6 Ways to Combat Altitude Sickness
An adventure in the hills or prairies, the point a bull elk takes his last step into bow range, all western hunts start with a dream. With that dream, a plan forms. The search for a piece of public dirt for a "do it yourself hunt" or choosing a guide is often the starting point. Follow those decisions with options for gear, food, and travel. That's all you need to plan a trip, right?
It would be easy if a trip were made of all the fun plans. But there are other things to think about, like contact devices, first aid, safety plans, and predator defense. If you're planning an adventure that will take you to soaring heights, now is the time to think of an approach to combat the effects of high altitude or acute mountain sickness (AMS).
What Happens at High Altitude?
In a two-man tent in northern Colorado, at 10,500 feet, I learned that elevation was no joke. I'd find later that week that it would take a few days to really feel myself again, but fortunately, I was prepared.
At altitude, there is less pressure. At sea level, the partial pressure of oxygen is 159 mmHg, but around 5200 feet; the pressure can be as low as 53 mmHg. Because of the change, there is less oxygen with each breath taken.
In seconds, breathing rate rises in an attempt to get more air. Recall there is less oxygen in the air, so even though breathing is faster, it's still less than your body needs. Hypoxia, a lack of oxygen, sets in and hinders sensory and motor function.
Within hours, water loss and metabolism rise. Hunger and thirst in high country add to the symptoms of AMS and can leave you feeling a lot like a used dish rag. The adjustment could take days to weeks.
At What Height Does AMS Start, and What are the Symptoms?
Often symptoms of AMS start at around 8000 feet, but some people are more sensitive. For those people, AMS may start are 5000 to 7000 feet.
Signs and Symptoms of AMS usually begin in 6 to 48 hours. Minor warnings are headaches, nausea, fatigue, dizziness, and trouble sleeping. More severe is becoming short of breath without relief when resting. Elevation can cause fluid to fill your lungs or, in extreme cases, cause swelling in your brain, so it's important to learn the warnings. The faster the ascent, the more effect the symptoms have. Because of this, a good plan is to spend one to three days between 5000 and 7000 feet to acclimate.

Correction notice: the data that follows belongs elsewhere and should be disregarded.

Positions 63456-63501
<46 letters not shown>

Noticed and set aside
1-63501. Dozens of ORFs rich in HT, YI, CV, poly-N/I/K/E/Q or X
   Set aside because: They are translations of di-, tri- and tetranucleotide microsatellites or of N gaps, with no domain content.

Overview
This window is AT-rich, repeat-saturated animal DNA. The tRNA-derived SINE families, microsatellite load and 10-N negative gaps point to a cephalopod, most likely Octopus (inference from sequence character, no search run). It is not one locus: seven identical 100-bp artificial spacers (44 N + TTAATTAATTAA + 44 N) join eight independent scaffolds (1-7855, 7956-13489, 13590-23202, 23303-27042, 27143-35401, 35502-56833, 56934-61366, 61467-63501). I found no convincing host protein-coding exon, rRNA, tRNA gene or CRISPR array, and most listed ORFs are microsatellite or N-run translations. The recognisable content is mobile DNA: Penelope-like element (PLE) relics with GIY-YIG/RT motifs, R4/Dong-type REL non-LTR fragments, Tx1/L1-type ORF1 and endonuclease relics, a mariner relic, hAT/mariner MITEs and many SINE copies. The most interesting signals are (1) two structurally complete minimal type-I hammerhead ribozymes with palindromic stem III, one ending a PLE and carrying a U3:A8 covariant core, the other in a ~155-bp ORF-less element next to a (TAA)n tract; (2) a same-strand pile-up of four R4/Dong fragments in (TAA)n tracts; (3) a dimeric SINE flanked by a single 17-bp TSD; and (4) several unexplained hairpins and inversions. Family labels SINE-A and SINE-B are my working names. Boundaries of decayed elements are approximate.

Is There a Way to Know Who Will Be Affected?
Unfortunately, the only true way of knowing if you are prone to AMS is when you're at a higher altitude. But a few predictors can help give you an idea!
- Medical risk. If you have known heart or lung disease, there's a chance of risk involved with altitude. Of course, that seems obvious, but you should speak with a doctor about a plan to acclimate. Most people with heart problems can run into very sticky situations around 9300 feet, so consider a plan that involves a hunt below that level.
- Medical advice. If you aren't happy with what your family doctor tells you, consider asking for a referral to a cardiac (heart) and pulmonary (lung) specialist. A lung doctor can help by doing a pulmonary function test (PFT). This test can't tell who will get AMS and who won't, but it can tell you if your lungs are healthy at your normal altitude. A heart doctor can run tests to check on heart function. A stress test is done by walking or running on a treadmill until the heart feels stressed. While the heart is under stress, your heart rhythm and blood pressure are watched closely for changes impacting how well your heart works.
- VO2 Max. This is the one most people want to hear about, but rightfully so. If you do not have any of the conditions above (or need to be sure), VO2 max is a good predictor. This test will accurately tell you how well your body uses oxygen while working out. It is similar to a stress test and can be done in an exercise lab or by one of the doctors listed above. Higher VO2 max means more efficient use of oxygen and can tell you if you've got room to improve your training plan. This test isn't required, but it could prepare you to face the obstacles caused by AMS.
Can Training Plans Help?
Yes! Of course, you can hunt and not be fit, but you'll 100% never hear anyone say they wasted their time with fitness. As for high altitude, training plans will make your hunt much more of a success. Focused training around your cardio is vital, but building muscle and strength are also important.